Actually mapping these footsteps proved challenging, since the individual tracks are each only about 15 inches (40 centimeters) wide, too small to show up in satellite imagery. To do so, researchers mounted a pocket digital camera onto a kite, stitching the hundreds of pictures it took into a single large mosaic image that gave a broad overview of the site.

Analysis of the footsteps suggests they belonged to a herd of at least 13 elephants of different sizes and ages that walked through mud, leaving behind tracks that hardened, were buried, and then re-exposed by erosion.

The researchers also discovered tracks from a solitary male traveling in a different direction from the herd. These suggest the extinct giants divided into solitary and social groups, just as elephants do today. Also, these ancient pachyderms might have structured themselves along lines of sex just as their modern relatives do, with the males leaving the herd to live alone.

"Like the human handprints in Paleolithic caves, animal trackways crystallize in time [the] identity and behavior of the organisms that made them, and yield rare insights about these organisms, which fossil bones alone cannot provide," Sanders said.

The scientists detail their findings online tomorrow (Feb. 22) in the journal Biology Letters.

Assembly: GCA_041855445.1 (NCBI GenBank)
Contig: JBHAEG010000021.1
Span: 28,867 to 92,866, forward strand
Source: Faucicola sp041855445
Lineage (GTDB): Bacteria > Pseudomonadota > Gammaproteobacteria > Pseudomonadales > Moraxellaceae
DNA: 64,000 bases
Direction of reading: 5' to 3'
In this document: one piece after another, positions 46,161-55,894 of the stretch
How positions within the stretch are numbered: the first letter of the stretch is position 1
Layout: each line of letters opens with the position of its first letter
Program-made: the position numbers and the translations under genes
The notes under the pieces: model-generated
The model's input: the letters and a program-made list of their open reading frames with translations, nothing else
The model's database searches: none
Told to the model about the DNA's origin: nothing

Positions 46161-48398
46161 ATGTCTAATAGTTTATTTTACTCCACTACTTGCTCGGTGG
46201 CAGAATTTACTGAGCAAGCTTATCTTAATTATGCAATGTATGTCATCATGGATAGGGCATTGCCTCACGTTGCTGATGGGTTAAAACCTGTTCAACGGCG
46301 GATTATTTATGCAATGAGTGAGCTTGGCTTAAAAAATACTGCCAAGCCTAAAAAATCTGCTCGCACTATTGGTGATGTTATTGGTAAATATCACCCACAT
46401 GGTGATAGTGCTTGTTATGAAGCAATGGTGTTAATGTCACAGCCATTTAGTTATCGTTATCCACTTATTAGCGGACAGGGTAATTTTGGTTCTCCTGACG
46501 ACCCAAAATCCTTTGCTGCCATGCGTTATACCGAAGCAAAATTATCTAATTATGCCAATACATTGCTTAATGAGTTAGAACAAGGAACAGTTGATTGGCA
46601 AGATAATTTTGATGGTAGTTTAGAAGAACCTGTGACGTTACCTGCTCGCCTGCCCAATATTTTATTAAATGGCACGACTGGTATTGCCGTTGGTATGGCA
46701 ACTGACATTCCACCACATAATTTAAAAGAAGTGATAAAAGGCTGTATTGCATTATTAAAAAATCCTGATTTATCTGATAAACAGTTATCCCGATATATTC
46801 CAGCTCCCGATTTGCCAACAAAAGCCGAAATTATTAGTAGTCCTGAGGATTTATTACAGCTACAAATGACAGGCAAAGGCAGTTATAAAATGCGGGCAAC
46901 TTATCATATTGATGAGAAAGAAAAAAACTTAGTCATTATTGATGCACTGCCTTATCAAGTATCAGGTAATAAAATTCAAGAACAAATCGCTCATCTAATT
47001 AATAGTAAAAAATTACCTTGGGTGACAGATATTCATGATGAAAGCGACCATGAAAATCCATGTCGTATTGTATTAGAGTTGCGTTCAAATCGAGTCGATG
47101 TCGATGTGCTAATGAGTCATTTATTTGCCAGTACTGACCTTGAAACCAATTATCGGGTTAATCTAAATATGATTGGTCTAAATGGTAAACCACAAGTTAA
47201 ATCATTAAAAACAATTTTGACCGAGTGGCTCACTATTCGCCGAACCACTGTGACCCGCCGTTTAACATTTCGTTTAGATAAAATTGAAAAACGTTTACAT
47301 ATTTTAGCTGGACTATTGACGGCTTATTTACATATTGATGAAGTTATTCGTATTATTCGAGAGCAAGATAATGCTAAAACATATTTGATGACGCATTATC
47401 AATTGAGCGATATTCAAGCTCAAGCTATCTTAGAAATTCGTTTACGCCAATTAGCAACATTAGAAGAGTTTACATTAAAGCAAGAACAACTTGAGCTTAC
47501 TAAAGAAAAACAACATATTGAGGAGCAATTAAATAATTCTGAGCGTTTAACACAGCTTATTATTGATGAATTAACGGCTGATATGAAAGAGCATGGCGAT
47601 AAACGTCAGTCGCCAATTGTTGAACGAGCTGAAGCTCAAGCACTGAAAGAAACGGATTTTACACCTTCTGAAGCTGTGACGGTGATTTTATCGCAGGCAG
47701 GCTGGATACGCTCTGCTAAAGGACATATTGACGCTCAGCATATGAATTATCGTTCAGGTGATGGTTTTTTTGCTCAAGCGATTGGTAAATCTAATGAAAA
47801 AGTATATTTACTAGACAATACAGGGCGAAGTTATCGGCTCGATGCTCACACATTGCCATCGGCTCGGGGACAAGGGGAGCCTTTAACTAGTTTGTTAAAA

Follow LiveScience for the latest in science news and discoveries on Twitter @livescience and on Facebook.

RELATED:  Are you scientifically literate? Take our quiz!

You've read  of  free articles. Subscribe to continue.

Dear Reader,

About a year ago, I happened upon this statement about the Monitor in the Harvard Business Review – under the charming heading of “do things that don’t interest you”:

“Many things that end up” being meaningful, writes social scientist Joseph Grenny, “have come from conference workshops, articles, or online videos that began as a chore and ended with an insight. My work in Kenya, for example, was heavily influenced by a Christian Science Monitor article I had forced myself to read 10 years earlier. Sometimes, we call things ‘boring’ simply because they lie outside the box we are currently in.”

If you were to come up with a punchline to a joke about the Monitor, that would probably be it. We’re seen as being global, fair, insightful, and perhaps a bit too earnest. We’re the bran muffin of journalism.

But you know what? We change lives. And I’m going to argue that we change lives precisely because we force open that too-small box that most human beings think they live in.

The Monitor is a peculiar little publication that’s hard for the world to figure out. We’re run by a church, but we’re not only for church members and we’re not about converting people. We’re known as being fair even as the world becomes as polarized as at any time since the newspaper’s founding in 1908.

We have a mission beyond circulation, we want to bridge divides. We’re about kicking down the door of thought everywhere and saying, “You are bigger and more capable than you realize. And we can prove it.”

If you’re looking for bran muffin journalism, you can subscribe to the Monitor for $15. You’ll get the Monitor Weekly magazine, the Monitor Daily email, and unlimited access to CSMonitor.com.

QR Code to Elephants in Arabia? Scientists find prehistoric footprints.
Read this article in
https://www.csmonitor.com/Science/2012/0222/Elephants-in-Arabia-Scientists-find-prehistoric-footprints
QR Code to Subscription page
Start your subscription today
https://www.csmonitor.com/subscribe